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This unit, designed for Advanced Placement Environmental Science, helps students connect the issue of stormwater runoff and urban flooding to land use and impervious surfaces. Students study the use of gray infrastructure such as curbs, gutters, and sewers and their environmental consequences, including flooding, erosion of stream banks, and transfer of pollutants to surface water bodies. Green infrastructure is then introduced as a potential solution to these environmental problems. Students learn about management practices such as constructed wetlands, swales and bioretention basins, green roofs, rain gardens, and permeable pavements. Simple hydraulic runoff models are introduced as a tool for studying runoff and design effective management practices. Students also learn about flooding in two communities within our school district that experience routine flooding. Ultimately they are tasked with using their understanding of green infrastructure and stormwater runoff models to develop an environmentally-friendly and effective stormwater management plan for dealing with the flooding in these two communities. This unit addresses several science practices outlines by College Board, including explaining environmental concepts, processes, and models presented in written and visual format and proposing and justifying solutions to environmental problems. Students use these practices to satisfy AP Environmental Science Learning Objectives EIN-2.M (describe the relationship between land use and flood risk) and STB-3.E (explain how the use of green infrastructure can reduce the risk of flooding during heavy rainfall events).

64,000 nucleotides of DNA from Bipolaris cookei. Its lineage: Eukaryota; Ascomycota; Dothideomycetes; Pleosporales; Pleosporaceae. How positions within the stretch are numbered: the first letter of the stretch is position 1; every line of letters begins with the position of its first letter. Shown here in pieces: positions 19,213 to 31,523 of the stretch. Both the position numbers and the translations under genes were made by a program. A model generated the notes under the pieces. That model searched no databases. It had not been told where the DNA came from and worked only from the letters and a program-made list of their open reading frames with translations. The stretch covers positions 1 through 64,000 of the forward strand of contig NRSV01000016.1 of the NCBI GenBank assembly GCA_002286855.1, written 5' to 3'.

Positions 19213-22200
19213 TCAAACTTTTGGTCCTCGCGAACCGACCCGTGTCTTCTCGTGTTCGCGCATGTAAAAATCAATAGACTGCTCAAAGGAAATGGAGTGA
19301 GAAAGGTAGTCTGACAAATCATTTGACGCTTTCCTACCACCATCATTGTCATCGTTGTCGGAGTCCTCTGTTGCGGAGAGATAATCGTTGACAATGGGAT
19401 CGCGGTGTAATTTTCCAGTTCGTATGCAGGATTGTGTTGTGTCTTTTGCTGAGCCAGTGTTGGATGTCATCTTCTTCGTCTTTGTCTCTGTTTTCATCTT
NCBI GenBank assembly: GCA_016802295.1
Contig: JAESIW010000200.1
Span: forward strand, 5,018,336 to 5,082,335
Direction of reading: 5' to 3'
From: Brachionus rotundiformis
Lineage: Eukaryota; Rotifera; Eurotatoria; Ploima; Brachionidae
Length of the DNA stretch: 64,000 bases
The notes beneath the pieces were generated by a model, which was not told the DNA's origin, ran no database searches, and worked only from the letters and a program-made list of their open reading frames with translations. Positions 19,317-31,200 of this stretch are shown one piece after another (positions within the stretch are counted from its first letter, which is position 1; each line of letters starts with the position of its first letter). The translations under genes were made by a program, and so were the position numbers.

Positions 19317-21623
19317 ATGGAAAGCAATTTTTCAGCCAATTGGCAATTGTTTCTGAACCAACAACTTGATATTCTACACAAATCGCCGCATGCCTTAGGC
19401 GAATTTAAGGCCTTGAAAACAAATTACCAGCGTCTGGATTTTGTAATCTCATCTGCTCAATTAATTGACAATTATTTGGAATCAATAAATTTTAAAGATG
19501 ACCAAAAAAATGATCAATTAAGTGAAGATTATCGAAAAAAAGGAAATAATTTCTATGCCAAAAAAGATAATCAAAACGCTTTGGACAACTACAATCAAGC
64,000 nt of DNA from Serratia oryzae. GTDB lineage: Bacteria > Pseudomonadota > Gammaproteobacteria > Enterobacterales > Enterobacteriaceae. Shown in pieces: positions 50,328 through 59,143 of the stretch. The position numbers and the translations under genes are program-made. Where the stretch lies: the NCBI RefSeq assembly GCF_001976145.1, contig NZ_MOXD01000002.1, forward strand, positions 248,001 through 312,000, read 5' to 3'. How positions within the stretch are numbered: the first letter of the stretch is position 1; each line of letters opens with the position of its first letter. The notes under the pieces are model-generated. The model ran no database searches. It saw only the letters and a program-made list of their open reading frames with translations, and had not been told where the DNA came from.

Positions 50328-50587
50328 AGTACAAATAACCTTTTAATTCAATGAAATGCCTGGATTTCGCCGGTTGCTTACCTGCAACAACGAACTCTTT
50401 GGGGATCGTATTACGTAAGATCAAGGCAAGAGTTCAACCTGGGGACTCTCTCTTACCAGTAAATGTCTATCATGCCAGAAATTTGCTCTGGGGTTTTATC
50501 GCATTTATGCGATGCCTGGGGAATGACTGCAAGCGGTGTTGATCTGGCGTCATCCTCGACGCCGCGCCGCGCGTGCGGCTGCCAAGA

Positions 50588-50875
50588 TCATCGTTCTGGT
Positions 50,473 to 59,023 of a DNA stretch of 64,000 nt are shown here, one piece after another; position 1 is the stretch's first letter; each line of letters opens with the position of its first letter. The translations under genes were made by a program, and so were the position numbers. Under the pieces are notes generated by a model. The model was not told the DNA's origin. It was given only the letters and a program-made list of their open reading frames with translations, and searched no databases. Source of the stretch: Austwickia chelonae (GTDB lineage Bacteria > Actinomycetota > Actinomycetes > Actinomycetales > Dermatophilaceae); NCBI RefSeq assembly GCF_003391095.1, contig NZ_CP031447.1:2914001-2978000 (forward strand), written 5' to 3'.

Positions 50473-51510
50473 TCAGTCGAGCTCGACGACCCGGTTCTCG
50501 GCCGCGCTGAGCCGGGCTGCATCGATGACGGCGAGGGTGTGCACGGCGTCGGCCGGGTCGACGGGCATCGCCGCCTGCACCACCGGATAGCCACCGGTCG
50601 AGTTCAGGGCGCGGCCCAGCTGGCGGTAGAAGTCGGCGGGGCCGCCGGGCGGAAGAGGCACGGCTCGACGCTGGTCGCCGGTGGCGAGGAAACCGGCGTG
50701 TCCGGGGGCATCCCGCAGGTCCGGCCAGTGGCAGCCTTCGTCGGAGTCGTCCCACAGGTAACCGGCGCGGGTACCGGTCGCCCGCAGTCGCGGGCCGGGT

(Developed for AP Environmental Science, grades 11-12; recommended for Environmental Issues, grades 10-11)